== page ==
Causes of ischiogluteal bursitis

  • Prolonged and repetitive activities that puts plenty of stress on the affected area.
  • Prolonged sitting on hard surfaces
  • Performing activities that requires repetitive kicking, jumping and running
  • Direct blow to the ischiogluteal bursa such as falling down on hard surface
  • Poor core stability
  • Stiffness of the joint of the hips
  • Inappropriate and excessive training

    Pain while flexing the knee against resistance.

  • Neural tightness
  • Poor biomechanics such as excessive length of stride
  • Chronic gout and ischial pain
  • Inadequate rehabilitation from previous injury on the buttock
  • Inadequate warm up
  • Leg length discrepancy


  • Pain while stretching the hamstring
  • Tenderness and pain in the ischial tuberosity
  • Pain while flexing the knee against resistance
  • Pain becomes severe when sitting
  • Severe pain while walking, running, kicking, jumping, climbing stairs and sitting on hard surface
  • Pain while accelerating speed during running


  • Take plenty of rest especially the affected area during the first 72 hours after the symptoms of bursitis is appears.
  • Use a cane for a short period to lessen pressure placed on the affected area when moving around.
  • Apply ice pack on the affected area for at least 3-4 times every day for the next 24-48 hours to lessen the inflammation and the swelling. Avoid ice directly on the skin. Wrap the ice pack using a towel or a piece of cloth before placing to the area to prevent frostbite and worsen the condition.
  • Apply heat to the area in the form of hot packs. Heat increases flow of blood and oxygen tension. Wrap heat packs in a towel before placing for at least 30 minutes, 2 times every day to lessen the spasms and the stiffness of the affected area.
  • Gradually increase movement of the injured joint to prevent stiffness or become frozen. With the help of the physical therapist perform strengthening exercise to restore the normal range movement of the affected area. the therapeutic rehabilitation exercises includes stretching exercises for flexibility of a tight hamstring muscles and lessen the pressure placed on the bursa and strengthening exercises to restore muscle imbalances and lessen the symptoms.
  • Prescribed corticosteroid injection where it is injected into the bursa to lessen the pain and the inflammation. Corticosteroid is a hormonal substance that lessens the inflammation. This medication is mixed with a local anesthetic and works on the joint within five minutes.
  • In a glass filled with warm milk add 2 tablespoons of turmeric. Consume this mixture at least two times every day. Turmeric is rich with anti-inflammatory properties that lessen the pain.


Dealing with hypothermia

October 9th, 2017 | Posted by A. Jones in Being Prepared - (Comments Off on Dealing with hypothermia)

Hypothermia is a condition where the temperature of the body drops down. This condition usually happens due to severely cold temperatures especially during winter season. The temperature of the body is below 95 degrees F and when it becomes severe, it goes down to 82 degrees F. If the condition is not properly treated it will result to total malfunction of the heart, respiratory system, nervous system and eventually death.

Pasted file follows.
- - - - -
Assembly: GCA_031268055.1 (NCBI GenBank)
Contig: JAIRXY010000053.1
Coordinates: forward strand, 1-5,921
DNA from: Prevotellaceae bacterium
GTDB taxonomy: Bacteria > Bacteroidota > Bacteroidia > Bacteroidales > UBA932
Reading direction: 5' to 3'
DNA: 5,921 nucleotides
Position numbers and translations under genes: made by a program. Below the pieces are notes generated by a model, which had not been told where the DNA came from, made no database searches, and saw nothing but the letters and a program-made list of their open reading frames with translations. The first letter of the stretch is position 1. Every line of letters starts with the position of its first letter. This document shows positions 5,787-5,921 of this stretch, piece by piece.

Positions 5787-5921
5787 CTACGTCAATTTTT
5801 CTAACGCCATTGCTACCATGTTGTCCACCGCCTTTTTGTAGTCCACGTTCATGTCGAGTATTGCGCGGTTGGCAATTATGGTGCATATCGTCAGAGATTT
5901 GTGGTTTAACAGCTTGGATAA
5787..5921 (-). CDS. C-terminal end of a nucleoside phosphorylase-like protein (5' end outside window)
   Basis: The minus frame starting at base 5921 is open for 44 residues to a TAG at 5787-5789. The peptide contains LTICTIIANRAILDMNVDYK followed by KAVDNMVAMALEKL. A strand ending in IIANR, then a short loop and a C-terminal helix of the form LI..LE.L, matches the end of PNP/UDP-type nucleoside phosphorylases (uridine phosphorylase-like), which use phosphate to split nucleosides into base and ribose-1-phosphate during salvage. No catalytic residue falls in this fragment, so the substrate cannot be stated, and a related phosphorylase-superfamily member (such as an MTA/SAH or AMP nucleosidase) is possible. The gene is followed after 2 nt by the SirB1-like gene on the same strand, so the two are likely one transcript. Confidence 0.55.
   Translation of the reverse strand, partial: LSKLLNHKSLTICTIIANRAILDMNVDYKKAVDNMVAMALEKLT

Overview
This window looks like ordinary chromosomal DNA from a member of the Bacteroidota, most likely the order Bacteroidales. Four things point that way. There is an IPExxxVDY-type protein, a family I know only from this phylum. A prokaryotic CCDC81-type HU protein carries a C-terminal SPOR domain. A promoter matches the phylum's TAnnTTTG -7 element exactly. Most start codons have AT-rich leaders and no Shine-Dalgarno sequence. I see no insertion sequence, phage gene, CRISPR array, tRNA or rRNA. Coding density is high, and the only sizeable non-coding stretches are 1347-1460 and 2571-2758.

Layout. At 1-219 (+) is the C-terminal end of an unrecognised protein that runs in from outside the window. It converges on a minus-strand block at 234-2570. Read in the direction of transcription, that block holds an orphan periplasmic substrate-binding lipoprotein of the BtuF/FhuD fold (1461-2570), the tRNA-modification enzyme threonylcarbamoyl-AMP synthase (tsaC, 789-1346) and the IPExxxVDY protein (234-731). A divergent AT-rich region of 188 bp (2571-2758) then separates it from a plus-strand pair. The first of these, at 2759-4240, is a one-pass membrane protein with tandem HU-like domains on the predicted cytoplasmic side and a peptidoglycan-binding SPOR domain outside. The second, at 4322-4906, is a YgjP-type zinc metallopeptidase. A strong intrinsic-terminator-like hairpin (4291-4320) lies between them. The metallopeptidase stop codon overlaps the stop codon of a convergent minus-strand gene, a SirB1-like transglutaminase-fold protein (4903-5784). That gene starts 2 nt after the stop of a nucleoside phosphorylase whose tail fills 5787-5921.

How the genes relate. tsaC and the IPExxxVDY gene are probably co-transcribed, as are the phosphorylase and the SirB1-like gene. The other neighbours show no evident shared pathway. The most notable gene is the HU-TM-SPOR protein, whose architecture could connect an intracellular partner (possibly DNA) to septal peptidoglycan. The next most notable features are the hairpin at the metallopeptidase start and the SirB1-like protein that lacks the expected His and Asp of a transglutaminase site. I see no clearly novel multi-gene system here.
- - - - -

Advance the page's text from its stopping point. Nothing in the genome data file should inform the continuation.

Causes of hypothermia

  • Wearing clothes not properly suited, not warm enough for the given cold weather condition.
  • Incapable of getting out of wet clothes
  • Staying in cold for long periods of times
  • Falling accidentally in cold water

    Wrap the affected person in warm blankets, coats or towels whatever is available.

  • Inadequate heating measures at home


  • Dizziness
  • Shivering
  • Nausea
  • Feeling hungry
  • Confusion
  • Rapid breathing
  • Difficulty speaking
  • Coordination difficulties
  • Weak pulse
  • Fatigue
  • Fast heart rate
  • Drowsiness
  • Shallow breathing



  • If the person was in the water move the affected person out of the cold gently, avoid excessive movement to prevent cardiac arrest. Avoid rubbing or massaging the body to prevent further damage and worsen the condition.
  • Wrap the affected person in warm blankets, coats or towels whatever is available.
  • Observe the breathing pattern of the person, if it is too slow; begin applying CPR or cardiopulmonary resuscitation immediately.
  • Warming the blood, this is done by taking the blood out, warmed up and then circulated again in the body by using a dialysis machine. Another alternative is using warm intravenous solution of salt water which can be injected to warm the blood.
  • Let the person sip warm, non-alcoholic and caffeine-free liquid such as warm milk, broth, soup and decaffeinated tea to prevent dehydration and is good for the condition. Consume carbohydrate rich foods to give energy into the bloodstream and build up heat as the body metabolizes it.
  • Sip a cup of warm ginger tea to stimulate blood flow in the area and warm the body. Drink ginger tea 3-4 times every day with a gap of time of 30-45 minutes.


  • Check the weather forecast before going out, but sometimes forecast can be wrong and be prepared for the situation. Set up a shelter.
  • Wear appropriate clothing for the weather. Layering is a way of protecting the body from hypothermia. Wear several layers of clothing and bring extras just in case there is a need for them. Wear layers of socks and gloves to protect the hands and feet from frostbite. Avoid wearing cotton clothes in cold weather, it holds moisture against the body and makes the condition worse.
  • Use sleeping bags for cold temperature.
  • Keep the body dry as much as possible to prevent moisture such as sweating by overexerting the body. It causes dropping of body temperature and becomes cold again and worsens the condition.

More Information

The details posted on this page on hypothermia is for learning purposes only. To learn to recognize and manage this cold-related ailment, enroll in a first aid course with one of our training providers.